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Revelation 11:18 by Robert Dean
Series:Revelation (2004)
Duration:59 mins 26 secs

The Trinity: Judgment and Rewards; Rev. 11:18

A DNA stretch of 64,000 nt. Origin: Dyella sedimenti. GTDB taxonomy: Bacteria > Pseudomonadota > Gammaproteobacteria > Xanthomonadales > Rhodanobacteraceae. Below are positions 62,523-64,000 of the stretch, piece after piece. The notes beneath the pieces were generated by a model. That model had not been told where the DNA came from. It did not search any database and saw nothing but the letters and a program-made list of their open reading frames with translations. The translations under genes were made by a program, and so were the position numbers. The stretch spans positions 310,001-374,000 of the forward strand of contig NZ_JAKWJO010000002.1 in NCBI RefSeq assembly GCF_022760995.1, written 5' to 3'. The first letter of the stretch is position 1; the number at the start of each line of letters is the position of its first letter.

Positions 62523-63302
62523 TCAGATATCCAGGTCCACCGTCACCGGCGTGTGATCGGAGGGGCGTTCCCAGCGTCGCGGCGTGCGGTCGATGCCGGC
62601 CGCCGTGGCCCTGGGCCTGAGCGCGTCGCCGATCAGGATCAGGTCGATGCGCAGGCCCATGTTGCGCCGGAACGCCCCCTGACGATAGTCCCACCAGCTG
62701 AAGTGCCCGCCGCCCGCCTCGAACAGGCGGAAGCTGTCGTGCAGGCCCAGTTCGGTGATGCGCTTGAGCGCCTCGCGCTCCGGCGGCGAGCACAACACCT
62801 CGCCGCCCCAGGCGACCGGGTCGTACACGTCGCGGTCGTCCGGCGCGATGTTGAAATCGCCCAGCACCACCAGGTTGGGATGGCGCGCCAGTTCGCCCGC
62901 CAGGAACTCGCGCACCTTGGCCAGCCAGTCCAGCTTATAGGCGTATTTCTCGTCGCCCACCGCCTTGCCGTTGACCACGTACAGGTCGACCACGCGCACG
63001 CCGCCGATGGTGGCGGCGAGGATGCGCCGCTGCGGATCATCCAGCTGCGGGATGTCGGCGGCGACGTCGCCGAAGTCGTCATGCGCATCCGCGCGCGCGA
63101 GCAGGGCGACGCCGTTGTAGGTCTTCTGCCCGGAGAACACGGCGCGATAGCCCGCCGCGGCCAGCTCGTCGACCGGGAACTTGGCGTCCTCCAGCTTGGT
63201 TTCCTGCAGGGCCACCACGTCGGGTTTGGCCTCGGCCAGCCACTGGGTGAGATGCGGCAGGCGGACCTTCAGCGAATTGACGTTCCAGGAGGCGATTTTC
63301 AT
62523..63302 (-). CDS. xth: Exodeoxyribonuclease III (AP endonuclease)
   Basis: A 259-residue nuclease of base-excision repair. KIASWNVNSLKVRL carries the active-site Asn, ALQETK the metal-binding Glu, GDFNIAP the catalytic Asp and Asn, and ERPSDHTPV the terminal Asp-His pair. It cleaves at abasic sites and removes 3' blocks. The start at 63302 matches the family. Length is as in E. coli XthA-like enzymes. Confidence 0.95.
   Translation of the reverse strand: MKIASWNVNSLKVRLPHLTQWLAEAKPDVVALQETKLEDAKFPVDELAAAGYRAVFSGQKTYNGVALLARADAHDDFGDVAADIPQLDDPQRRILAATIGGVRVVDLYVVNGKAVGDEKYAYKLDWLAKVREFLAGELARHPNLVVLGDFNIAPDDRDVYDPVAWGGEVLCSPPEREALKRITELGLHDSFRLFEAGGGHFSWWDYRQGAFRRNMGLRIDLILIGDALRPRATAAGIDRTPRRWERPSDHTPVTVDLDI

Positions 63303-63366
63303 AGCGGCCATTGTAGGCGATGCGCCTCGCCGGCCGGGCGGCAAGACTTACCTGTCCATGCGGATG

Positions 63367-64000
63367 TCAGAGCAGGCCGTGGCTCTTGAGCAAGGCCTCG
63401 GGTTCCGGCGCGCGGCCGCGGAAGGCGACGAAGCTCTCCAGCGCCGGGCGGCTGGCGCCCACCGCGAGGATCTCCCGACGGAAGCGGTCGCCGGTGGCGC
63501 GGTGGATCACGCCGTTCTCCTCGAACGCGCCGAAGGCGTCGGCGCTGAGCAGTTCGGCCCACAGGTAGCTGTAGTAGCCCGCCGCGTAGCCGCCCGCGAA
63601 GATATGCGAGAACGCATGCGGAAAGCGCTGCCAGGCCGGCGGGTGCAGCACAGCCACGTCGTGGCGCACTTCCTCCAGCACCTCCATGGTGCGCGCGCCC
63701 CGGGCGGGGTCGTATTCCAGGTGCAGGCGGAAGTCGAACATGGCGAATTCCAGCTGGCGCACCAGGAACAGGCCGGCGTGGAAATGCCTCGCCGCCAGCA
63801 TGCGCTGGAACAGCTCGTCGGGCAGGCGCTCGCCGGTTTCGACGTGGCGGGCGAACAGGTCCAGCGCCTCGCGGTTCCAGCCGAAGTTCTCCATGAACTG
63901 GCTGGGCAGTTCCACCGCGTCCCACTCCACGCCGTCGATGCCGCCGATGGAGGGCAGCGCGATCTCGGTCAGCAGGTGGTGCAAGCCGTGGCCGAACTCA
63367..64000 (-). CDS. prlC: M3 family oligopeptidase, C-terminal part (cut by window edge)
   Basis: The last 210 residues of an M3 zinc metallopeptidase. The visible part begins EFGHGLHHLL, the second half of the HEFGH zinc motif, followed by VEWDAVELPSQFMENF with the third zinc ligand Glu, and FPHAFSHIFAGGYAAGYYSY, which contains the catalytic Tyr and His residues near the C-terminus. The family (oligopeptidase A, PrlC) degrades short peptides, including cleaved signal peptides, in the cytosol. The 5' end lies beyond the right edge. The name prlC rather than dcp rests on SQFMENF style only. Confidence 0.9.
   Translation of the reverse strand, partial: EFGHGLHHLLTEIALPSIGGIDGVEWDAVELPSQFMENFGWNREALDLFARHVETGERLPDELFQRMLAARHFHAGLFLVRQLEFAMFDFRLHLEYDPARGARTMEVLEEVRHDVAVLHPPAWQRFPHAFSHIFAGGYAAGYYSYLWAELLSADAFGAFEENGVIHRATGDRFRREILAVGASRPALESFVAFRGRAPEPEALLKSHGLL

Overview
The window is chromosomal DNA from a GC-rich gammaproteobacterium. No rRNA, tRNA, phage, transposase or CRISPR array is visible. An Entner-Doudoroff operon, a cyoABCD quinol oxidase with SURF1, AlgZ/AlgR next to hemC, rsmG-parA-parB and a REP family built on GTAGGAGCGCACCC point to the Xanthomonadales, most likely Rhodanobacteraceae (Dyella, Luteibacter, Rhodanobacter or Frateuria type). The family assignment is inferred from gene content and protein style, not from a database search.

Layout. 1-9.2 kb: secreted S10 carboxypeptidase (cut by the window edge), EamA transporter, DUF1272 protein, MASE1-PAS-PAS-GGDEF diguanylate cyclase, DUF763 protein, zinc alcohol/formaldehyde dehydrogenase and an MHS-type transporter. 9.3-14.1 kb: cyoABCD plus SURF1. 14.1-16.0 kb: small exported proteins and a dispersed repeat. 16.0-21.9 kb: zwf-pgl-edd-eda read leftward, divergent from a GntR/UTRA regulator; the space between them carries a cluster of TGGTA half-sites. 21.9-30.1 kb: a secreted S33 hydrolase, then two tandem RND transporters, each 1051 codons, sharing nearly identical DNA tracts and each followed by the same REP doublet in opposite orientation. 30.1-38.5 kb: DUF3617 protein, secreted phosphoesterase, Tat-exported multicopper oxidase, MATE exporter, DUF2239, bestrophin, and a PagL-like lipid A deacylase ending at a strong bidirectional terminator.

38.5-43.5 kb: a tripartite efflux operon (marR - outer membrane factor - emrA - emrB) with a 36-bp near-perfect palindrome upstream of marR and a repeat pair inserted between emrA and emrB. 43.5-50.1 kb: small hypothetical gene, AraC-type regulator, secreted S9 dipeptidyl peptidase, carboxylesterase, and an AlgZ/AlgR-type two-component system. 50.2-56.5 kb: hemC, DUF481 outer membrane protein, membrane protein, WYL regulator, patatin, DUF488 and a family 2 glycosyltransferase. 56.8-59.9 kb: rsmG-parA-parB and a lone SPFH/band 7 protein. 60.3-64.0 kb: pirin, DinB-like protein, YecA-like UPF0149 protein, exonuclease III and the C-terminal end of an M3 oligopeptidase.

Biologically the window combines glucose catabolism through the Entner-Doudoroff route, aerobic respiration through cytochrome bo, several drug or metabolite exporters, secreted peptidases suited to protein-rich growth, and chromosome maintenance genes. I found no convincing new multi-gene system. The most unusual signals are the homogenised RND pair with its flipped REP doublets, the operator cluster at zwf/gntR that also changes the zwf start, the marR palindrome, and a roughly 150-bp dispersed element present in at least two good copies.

Revelation 11:15 NASB "Then the seventh angel sounded; and there were loud voices in heaven, saying,  'The kingdom of the world has become {the kingdom} of our Lord and of His Christ; and He will reign forever and ever'." Question: Who will reign forever and ever? Who is the "He"? We have to get into some issues related to the Trinity and how the Scripture talks about Jesus Christ as the Son, and the Father; and at times passages seem rather ambiguous as to who is being talked about. The term "Trinity" is not found anywhere in the Bible, it is a theological term that was coined by one of the early church fathers in the late second century AD. He used the Latin word trinitos to express his understanding of the Father, the Son and the Holy Spirit. There was an understanding in the early church that the Father was God, the Son was God and the Holy Spirit was God, but they weren't asking those difficult questions of: How do we put that together? They were simply stating what the Scripture says in most cases but nobody was asking the tough questions until about the middle to the end of the second century. Then as Christianity spread throughout the Roman empire those who were the Greek philosophers and skeptics, and others who were in opposition to Christianity, began to ask: How many Gods do you have? So that forced the theologians and the apologists to begin to answer these questions and to define just what they meant by the statement that God is one and how the Father, the Son and the Holy Spirit related to each other. It took about 200 years to work that out—from 150 AD into the middle part of the fourth century—and a major step was taken at the Council of Nicea in 325, but there were still battles that continued for about another 125-130 years after that.